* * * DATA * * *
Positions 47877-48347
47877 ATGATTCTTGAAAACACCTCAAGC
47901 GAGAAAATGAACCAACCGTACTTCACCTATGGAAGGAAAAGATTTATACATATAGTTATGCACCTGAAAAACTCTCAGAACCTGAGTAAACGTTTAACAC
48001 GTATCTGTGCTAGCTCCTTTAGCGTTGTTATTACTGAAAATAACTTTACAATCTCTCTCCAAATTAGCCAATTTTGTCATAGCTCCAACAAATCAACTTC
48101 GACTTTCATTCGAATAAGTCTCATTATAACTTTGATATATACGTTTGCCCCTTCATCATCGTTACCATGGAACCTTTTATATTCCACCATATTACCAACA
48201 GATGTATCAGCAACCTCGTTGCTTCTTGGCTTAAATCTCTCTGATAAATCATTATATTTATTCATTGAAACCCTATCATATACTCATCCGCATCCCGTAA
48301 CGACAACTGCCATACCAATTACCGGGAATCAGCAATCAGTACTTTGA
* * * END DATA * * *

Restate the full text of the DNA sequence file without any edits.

Positions 47877-48347
47877 ATGATTCTTGAAAACACCTCAAGC
47901 GAGAAAATGAACCAACCGTACTTCACCTATGGAAGGAAAAGATTTATACATATAGTTATGCACCTGAAAAACTCTCAGAACCTGAGTAAACGTTTAACAC
48001 GTATCTGTGCTAGCTCCTTTAGCGTTGTTATTACTGAAAATAACTTTACAATCTCTCTCCAAATTAGCCAATTTTGTCATAGCTCCAACAAATCAACTTC
48101 GACTTTCATTCGAATAAGTCTCATTATAACTTTGATATATACGTTTGCCCCTTCATCATCGTTACCATGGAACCTTTTATATTCCACCATATTACCAACA
48201 GATGTATCAGCAACCTCGTTGCTTCTTGGCTTAAATCTCTCTGATAAATCATTATATTTATTCATTGAAACCCTATCATATACTCATCCGCATCCCGTAA
48301 CGACAACTGCCATACCAATTACCGGGAATCAGCAATCAGTACTTTGA